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Microsoft’s September 2020 Patch Tuesday brings along its traditional monthly updates, enabling network administrators to address the latest discovered security issues associated with the vendor’s products. Malicious hackers are notorious for following these security updates and leveraging the most dangerous software flaws in their attacks, so, in this article, I’ve summarized what potential threats the latest batch of updates will protect your organization from.

This month, the company has patched 129 vulnerabilities in 15 products, ranging from Microsoft Windows to ASP.NET, Microsoft OneDrive, or Azure DevOps. Out of these, 32 have been classified as remote code execution (RCE) bugs, which would allow cybercriminals to exploit the software remotely, regardless of where the endpoint would be located in the world. What’s more, of these 32, 20 have been rated as “critical”, the highest severity on the company’s scale.

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Among the most serious ones, we would like to point out the ones below:

  • Microsoft Exchange Server (CVE-2020-16875) – Attackers could take advantage of this vulnerability by running their code merely by sending a malicious email to a vulnerable Exchange server.
  • Microsoft SharePoint (CVE-2020-1200CVE-2020-1210CVE-2020-1452CVE-2020-1453CVE-2020-1576) – Cybercriminals could leverage these flaws by uploading a “specially crafted SharePoint application package” to a vulnerable SharePoint site.
  • Windows (CVE-2020-1252) – Microsoft warns its users that attackers who manage to exploit this vulnerability could execute arbitrary code and completely take control of the affected systems, being able to install programs, view, change, or delete data as they please, or even create new accounts with full user rights. These types of threats highlight the notion that admin rights can stir up trouble in your organization, so be careful how you manage them.
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  • Windows Graphics Device Interface (GDI) (CVE-2020-1285) – This vulnerability can be traced back to the faulty way in which the GDI handles objects in memory, potentially becoming the root cause for both web-based and file-sharing attack scenarios.
  • Microsoft Dynamics 365 for Finance and Operations (on-premises) (CVE-2020-16857CVE-2020-16862) – In these instances, attackers could gain remote code execution via server-side script execution on the victims’ servers. Again, authenticated attackers with elevated privileges would benefit from this vulnerability.
  • Windows Media Audio Decoder (CVE-2020-1593CVE-2020-1508) – An RCE vulnerability exists when Windows Media Audio Decoder incorrectly handles objects, which would allow cyber attackers to take control of the vulnerable systems – for instance, by convincing users to open an infected document or by luring them into visiting a malicious website.
  • Windows Text Service Module (CVE-2020-0908) – This is related to a vulnerability found in Microsoft Edge (Chromium-based), that attackers would be able to exploit by tricking users into visiting a compromised website.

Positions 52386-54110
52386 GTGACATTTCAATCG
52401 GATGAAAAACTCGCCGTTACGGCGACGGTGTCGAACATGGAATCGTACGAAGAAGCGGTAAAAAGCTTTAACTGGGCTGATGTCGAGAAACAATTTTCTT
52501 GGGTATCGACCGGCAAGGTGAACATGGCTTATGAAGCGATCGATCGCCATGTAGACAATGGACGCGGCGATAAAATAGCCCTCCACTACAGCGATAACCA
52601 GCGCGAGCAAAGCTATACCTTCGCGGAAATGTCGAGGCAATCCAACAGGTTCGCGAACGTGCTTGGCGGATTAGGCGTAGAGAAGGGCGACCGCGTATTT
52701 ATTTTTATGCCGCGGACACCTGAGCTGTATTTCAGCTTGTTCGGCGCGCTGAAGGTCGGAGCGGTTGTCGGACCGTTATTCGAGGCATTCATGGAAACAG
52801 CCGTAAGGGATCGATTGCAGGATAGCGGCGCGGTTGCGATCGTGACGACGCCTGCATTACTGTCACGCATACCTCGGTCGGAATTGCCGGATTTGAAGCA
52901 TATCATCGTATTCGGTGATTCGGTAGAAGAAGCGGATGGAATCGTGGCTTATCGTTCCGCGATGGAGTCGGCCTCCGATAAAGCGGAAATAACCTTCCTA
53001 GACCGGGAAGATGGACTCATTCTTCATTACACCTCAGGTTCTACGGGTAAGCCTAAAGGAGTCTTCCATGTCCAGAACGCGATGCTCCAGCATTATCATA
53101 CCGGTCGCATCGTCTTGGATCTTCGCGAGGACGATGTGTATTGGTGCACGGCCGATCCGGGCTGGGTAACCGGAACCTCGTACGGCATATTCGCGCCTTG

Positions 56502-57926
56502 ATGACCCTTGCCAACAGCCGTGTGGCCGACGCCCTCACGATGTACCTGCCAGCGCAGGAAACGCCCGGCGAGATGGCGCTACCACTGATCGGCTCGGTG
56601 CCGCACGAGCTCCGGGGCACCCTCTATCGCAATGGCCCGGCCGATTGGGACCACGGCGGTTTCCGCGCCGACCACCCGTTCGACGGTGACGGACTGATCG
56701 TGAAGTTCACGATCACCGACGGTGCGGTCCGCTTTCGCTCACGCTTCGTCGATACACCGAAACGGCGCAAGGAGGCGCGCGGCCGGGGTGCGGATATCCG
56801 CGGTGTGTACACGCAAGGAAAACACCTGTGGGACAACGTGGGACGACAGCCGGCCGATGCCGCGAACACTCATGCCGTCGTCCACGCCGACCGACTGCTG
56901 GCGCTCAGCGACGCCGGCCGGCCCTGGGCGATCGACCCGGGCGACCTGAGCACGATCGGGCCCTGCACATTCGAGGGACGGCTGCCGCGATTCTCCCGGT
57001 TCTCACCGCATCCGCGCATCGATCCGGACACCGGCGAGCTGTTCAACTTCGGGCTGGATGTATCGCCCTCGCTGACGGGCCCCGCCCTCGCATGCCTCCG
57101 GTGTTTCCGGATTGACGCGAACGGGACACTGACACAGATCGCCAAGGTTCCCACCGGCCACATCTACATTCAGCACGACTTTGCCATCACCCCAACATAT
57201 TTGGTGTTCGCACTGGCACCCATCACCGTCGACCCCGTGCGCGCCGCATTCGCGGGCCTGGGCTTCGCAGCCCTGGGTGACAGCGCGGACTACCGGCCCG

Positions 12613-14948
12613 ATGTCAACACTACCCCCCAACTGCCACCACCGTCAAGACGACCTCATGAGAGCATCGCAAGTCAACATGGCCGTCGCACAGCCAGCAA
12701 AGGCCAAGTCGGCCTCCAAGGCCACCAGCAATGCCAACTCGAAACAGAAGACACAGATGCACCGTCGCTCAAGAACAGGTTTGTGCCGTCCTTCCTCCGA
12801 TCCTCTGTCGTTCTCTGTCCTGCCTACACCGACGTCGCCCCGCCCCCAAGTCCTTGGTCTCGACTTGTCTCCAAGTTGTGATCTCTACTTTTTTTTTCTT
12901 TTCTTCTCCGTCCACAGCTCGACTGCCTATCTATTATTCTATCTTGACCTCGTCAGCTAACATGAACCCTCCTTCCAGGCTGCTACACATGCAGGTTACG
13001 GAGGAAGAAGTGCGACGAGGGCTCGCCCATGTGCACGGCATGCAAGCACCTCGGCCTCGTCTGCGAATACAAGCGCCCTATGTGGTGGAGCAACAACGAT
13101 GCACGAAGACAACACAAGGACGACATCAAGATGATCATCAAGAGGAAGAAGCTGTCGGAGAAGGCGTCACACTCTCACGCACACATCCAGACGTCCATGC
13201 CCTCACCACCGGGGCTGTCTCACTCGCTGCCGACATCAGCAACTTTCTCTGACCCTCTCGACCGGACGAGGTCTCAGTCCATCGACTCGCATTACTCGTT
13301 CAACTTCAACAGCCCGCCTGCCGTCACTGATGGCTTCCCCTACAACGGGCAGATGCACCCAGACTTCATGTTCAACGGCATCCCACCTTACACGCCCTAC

• Microsoft Windows Codecs Library (CVE-2020-1319CVE-2020-1129) – As Visual Studio improperly handles objects in memory, attackers who leverage these vulnerabilities could be able to run arbitrary code as the affected users. The ones “whose accounts are configured to have fewer user rights on the system could be less impacted than users who operate with administrative user rights”, says Microsoft.
  • Visual Studio (CVE-2020-16874) – Yet another RCE vulnerability, this time found in Microsoft Windows Codecs library, would allow attackers to override the vulnerable systems and be able to take advantage of having full user rights.

None of these Microsoft software vulnerabilities have been spotted being exploited in the wild thus far, however, this is not a decisive factor when it comes to whether you should be patching your systems or not.

The process of patching should not be skipped or delayed. As you probably already know, various major attacks happened due to bad patching habits. Therefore, we strongly advise you to take every month’s patched vulnerabilities seriously and start planning your deployment as soon as possible. We also encourage you to review our patch management best practices and take a look at this piece on how you can create your own patch management policy.

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As always, our Heimdal™ Patch & Asset Management (and naturally, our Endpoint Security Software and Heimdal™ Threat Prevention) customers who have turned on their automatic updates can rest assured they are safe. Nearly 50% of them automatically patch their Windows OS and Microsoft apps within 3 days upon release, while the rest have chosen to postpone the process according to their own schedule.

Heimdal™ Patch & Asset Management​ is an Automated Patch Management and Software Deployment and Inventory tool that allows you to efficiently manage vulnerabilities. It is very easy to deploy and use and works anywhere in the world, so it’s a great addition for any organization, regardless of its size and its employees’ location.

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